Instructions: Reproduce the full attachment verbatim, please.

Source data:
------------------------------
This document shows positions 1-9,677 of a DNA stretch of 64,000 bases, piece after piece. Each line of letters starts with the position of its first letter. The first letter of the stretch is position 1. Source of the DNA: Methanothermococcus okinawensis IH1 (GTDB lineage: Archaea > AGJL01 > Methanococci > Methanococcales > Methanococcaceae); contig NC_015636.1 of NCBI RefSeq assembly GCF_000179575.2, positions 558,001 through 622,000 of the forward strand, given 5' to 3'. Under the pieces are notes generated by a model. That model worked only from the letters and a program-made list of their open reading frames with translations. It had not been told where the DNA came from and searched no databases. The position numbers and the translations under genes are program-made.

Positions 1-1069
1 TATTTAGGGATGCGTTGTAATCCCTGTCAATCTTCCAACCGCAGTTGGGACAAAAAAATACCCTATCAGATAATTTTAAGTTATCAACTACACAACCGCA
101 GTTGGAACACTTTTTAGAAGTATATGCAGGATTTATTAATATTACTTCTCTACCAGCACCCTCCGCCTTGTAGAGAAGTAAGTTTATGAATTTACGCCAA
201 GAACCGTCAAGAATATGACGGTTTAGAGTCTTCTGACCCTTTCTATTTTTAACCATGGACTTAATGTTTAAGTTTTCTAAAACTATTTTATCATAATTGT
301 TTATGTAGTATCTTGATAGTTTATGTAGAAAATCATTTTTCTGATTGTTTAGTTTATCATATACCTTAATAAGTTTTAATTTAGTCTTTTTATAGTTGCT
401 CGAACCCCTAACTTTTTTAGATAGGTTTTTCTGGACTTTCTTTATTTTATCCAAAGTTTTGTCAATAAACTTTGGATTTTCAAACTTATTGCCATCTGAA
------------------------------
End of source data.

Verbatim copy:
This document shows positions 1-9,677 of a DNA stretch of 64,000 bases, piece after piece. Each line of letters starts with the position of its first letter. The first letter of the stretch is position 1. Source of the DNA: Methanothermococcus okinawensis IH1 (GTDB lineage: Archaea > AGJL01 > Methanococci > Methanococcales > Methanococcaceae); contig NC_015636.1 of NCBI RefSeq assembly GCF_000179575.2, positions 558,001 through 622,000 of the forward strand, given 5' to 3'. Under the pieces are notes generated by a model. That model worked only from the letters and a program-made list of their open reading frames with translations. It had not been told where the DNA came from and searched no databases. The position numbers and the translations under genes are program-made.

Positions 1-1069
1 TATTTAGGGATGCGTTGTAATCCCTGTCAATCTTCCAACCGCAGTTGGGACAAAAAAATACCCTATCAGATAATTTTAAGTTATCAACTACACAACCGCA
101 GTTGGAACACTTTTTAGAAGTATATGCAGGATTTATTAATATTACTTCTCTACCAGCACCCTCCGCCTTGTAGAGAAGTAAGTTTATGAATTTACGCCAA
201 GAACCGTCAAGAATATGACGGTTTAGAGTCTTCTGACCCTTTCTATTTTTAACCATGGACTTAATGTTTAAGTTTTCTAAAACTATTTTATCATAATTGT
301 TTATGTAGTATCTTGATAGTTTATGTAGAAAATCATTTTTCTGATTGTTTAGTTTATCATATACCTTAATAAGTTTTAATTTAGTCTTTTTATAGTTGCT
401 CGAACCCCTAACTTTTTTAGATAGGTTTTTCTGGACTTTCTTTATTTTATCCAAAGTTTTGTCAATAAACTTTGGATTTTCAAACTTATTGCCATCTGAA